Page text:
19 November 2020 08:51

International Men’s Day 2020

Today is International Men’s Day, and two of the areas on which it is focusing this year are:

  • Making a positive difference to the wellbeing and lives of men and boys
  • Promoting a positive conversation about men, manhood and masculinity

As such, we’re featuring three men who are leading the way in dance: Bernard, a Silver Swans student; Jason, a Project B teacher; and Alan, a late starter who became a professional dancer.

Bernard Bibby (Silver Swan)

‘At 76 and a bereaved man I miss the company of ladies, so what better why that to join a dance class made up of ladies.

I also do a standard ballet class and have just taken and passed my RAD Grade 1 ballet exam and I have gained a “bronze” as a pass, not bad for an old man, yes?

I hope that this will get you all thinking that 50% of the population are male and need some positive encouragement to get out from in front of the TV and socialise and exercise at the same time.

Apart from my three hours of ballet a week, I have started classes for Grade 2, I also try Ballroom, salsa and some Latin. I did start my dancing after my wife of 55 years passed away some five years ago.

I sold the TV and when out dancing, socialising and I am the Kent Ambassador for the dedicated male cancer charity ORCHID, we deal with Testicular, Prostate and Penile cancer. I give presentations on the subject to organisation like the Police, SAGA Group schools/collages and interested groups to get men to understand how their bodies function and what to look out for.’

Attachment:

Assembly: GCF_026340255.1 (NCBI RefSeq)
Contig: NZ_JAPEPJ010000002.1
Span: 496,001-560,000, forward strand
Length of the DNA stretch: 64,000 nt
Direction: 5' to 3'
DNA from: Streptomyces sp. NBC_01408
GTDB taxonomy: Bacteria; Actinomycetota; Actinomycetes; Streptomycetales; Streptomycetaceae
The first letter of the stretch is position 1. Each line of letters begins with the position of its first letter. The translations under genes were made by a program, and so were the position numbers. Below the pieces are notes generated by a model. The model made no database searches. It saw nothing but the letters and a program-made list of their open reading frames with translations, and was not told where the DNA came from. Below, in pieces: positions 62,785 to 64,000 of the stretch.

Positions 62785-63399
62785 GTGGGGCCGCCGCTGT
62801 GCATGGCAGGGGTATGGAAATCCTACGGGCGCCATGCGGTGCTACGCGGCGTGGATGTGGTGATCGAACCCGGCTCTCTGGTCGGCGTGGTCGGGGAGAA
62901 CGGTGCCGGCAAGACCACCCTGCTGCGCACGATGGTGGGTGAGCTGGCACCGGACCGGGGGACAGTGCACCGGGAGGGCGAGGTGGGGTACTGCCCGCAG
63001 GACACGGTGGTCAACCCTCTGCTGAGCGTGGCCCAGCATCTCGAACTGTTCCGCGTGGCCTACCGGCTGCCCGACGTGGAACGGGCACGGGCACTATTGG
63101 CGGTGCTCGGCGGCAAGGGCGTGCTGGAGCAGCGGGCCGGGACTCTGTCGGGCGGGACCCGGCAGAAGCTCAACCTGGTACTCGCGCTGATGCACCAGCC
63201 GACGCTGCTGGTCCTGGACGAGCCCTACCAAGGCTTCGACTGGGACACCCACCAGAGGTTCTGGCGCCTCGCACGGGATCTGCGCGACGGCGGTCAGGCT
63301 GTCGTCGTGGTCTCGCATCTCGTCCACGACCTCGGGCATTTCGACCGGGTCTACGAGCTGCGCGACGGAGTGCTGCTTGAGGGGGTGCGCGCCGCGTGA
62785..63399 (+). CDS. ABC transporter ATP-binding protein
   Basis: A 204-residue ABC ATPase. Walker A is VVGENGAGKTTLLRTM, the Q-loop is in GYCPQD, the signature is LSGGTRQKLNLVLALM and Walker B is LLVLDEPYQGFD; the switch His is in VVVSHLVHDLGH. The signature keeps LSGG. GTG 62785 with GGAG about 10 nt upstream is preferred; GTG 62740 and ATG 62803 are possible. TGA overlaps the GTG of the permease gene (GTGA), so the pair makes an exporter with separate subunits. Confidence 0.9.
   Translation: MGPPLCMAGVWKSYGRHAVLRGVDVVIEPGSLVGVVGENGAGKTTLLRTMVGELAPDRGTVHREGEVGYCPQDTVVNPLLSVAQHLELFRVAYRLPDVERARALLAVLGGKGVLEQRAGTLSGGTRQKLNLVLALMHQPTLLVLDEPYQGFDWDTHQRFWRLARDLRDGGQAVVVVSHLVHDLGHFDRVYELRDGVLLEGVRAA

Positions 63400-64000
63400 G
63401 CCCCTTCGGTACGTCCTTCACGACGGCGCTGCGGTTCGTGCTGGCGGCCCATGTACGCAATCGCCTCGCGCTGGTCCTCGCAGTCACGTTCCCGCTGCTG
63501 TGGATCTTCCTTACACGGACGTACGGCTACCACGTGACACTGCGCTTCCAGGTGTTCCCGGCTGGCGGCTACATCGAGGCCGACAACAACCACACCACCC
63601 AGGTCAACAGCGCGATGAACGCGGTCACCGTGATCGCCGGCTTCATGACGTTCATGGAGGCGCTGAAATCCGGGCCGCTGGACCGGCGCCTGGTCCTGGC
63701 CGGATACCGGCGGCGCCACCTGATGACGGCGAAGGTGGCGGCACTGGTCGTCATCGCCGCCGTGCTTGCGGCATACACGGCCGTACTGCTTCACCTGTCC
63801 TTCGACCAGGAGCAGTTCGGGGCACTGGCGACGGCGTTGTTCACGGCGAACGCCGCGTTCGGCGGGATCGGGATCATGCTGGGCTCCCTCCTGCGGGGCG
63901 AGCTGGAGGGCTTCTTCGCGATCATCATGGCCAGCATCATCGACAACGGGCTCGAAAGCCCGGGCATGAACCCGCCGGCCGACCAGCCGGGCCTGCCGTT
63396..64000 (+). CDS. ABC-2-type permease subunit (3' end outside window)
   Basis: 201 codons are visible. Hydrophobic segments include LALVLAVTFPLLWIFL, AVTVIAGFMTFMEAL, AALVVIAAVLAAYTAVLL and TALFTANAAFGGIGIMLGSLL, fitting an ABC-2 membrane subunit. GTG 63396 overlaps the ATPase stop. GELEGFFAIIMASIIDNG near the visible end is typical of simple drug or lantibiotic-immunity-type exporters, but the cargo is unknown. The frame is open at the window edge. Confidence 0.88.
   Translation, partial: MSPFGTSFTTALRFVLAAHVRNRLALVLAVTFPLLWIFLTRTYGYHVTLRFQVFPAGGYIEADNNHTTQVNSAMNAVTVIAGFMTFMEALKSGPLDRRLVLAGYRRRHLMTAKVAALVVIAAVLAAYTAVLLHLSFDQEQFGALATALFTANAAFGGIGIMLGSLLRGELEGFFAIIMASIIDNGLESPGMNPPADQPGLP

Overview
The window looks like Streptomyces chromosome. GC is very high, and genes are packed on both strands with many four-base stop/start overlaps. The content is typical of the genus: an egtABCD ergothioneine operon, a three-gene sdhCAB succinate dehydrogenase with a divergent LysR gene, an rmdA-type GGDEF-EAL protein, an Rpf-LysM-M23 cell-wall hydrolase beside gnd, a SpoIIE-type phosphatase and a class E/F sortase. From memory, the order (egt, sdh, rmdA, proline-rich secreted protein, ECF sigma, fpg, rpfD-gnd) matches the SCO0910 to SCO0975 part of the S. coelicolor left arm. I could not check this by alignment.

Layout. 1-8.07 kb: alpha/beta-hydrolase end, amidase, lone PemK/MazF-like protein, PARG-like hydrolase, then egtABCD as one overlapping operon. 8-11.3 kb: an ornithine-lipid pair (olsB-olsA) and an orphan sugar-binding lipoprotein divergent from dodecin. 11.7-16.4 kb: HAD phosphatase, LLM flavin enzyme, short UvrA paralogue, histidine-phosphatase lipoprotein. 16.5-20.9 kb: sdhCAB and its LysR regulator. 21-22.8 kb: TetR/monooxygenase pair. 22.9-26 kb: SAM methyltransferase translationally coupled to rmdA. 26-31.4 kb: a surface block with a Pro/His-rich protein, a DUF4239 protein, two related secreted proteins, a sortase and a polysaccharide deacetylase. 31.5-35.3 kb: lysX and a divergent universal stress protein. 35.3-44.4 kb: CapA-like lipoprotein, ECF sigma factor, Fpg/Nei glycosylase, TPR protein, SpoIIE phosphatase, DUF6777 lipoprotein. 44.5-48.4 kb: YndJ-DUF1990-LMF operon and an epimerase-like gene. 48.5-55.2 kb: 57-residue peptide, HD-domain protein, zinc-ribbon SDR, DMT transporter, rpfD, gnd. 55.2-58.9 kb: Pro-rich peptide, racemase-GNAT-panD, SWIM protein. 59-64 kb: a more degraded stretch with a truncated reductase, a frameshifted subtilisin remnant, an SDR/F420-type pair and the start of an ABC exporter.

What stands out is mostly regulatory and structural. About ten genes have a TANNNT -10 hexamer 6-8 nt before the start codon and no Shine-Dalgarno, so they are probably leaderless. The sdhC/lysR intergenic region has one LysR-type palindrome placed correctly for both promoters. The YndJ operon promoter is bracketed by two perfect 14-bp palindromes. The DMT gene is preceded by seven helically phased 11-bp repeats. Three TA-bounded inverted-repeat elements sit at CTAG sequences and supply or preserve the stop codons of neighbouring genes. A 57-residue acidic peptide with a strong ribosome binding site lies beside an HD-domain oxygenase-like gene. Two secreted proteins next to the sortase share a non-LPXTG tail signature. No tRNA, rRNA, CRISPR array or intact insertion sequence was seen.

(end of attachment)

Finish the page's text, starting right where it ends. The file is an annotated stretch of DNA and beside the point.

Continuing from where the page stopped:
Found out more about Silver Swans.

Jason Thomas (RAD Teacher)

The RAD’s Project B initiative has had a really positive impact. The boys who have taken part in the activities have been very vocal about it with their friends which has resulted in lots of new male students joining and trying all different styles, from ballet to hip hop. A couple of the boys were teased a little bit, but Project B encouraged them to want to stick with it – they love it.

I was teased too as a kid but was lucky enough to go away to a ballet school, so didn’t have that problem there. It happened when I would come back home, but things are very different now. Schools are much more on board with promoting dance to boys. My students don’t feel that being a boy who dances matters as they can come here and do things like Project B which makes it all worthwhile. I’ve noticed that boys don’t give up on dancing so much nowadays either.

Read more about Jason’s work teaching boys ballet.

Alan Foster (Dance Teacher)

At nineteen I saw my first ballet. Swan Lake, the Northern Ballet Theater. But I wasn’t in the audience. I was on stage, standing on the right-hand side, right at the back. I had a job as an extra and for two weeks I stood at the back dressed as a kind of court gentleman during the Black Swan pas de deux.

There was another extra, too. He stood on the left-hand side of the stage, and unlike me, he had ballet experience. He was called Radovan, he was seventeen and had just gained a place at Central School of Ballet in London.

Radovan told me all about the ballet world, he told me the names of steps, names of the most famous dancers in the world, (Baryshnikov was his idol) the best schools and also exactly what Swan Lake was about. It was all so new and exciting. Watching princes do a double tour en l’air and pirouettes, seeing black swans whip through fouettés. Watching the conductor guide the orchestra through each act and listening to the applause of the audience, all of this had a huge impact on me. I wanted in on this ballet world, and by the end of the two weeks I was hell-bent on becoming a professional ballet dancer, the only problem was that I was nineteen and had never taken a ballet lesson in my life.

Read more of Alan’s story.